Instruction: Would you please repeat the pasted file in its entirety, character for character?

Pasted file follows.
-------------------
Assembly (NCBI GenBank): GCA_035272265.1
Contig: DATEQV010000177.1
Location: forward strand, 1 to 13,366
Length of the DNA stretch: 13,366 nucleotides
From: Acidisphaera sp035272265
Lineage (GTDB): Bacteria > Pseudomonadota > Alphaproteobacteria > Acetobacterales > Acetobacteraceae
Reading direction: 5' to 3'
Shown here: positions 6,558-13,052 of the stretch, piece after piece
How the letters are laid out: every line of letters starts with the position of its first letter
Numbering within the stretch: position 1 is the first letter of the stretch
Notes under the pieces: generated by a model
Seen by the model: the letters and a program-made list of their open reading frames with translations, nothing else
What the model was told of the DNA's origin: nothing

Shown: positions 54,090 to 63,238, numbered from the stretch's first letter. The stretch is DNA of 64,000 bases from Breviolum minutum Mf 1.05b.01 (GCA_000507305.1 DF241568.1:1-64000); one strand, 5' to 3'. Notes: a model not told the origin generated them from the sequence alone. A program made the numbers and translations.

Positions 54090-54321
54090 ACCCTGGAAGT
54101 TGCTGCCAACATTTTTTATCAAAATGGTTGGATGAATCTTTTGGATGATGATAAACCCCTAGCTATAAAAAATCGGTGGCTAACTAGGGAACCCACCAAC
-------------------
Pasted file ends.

Assembly (NCBI GenBank): GCA_035272265.1
Contig: DATEQV010000177.1
Location: forward strand, 1 to 13,366
Length of the DNA stretch: 13,366 nucleotides
From: Acidisphaera sp035272265
Lineage (GTDB): Bacteria > Pseudomonadota > Alphaproteobacteria > Acetobacterales > Acetobacteraceae
Reading direction: 5' to 3'
Shown here: positions 6,558-13,052 of the stretch, piece after piece
How the letters are laid out: every line of letters starts with the position of its first letter
Numbering within the stretch: position 1 is the first letter of the stretch
Notes under the pieces: generated by a model
Seen by the model: the letters and a program-made list of their open reading frames with translations, nothing else
What the model was told of the DNA's origin: nothing

Shown: positions 54,090 to 63,238, numbered from the stretch's first letter. The stretch is DNA of 64,000 bases from Breviolum minutum Mf 1.05b.01 (GCA_000507305.1 DF241568.1:1-64000); one strand, 5' to 3'. Notes: a model not told the origin generated them from the sequence alone. A program made the numbers and translations.

Positions 54090-54321
54090 ACCCTGGAAGT
54101 TGCTGCCAACATTTTTTATCAAAATGGTTGGATGAATCTTTTGGATGATGATAAACCCCTAGCTATAAAAAATCGGTGGCTAACTAGGGAACCCACCAAC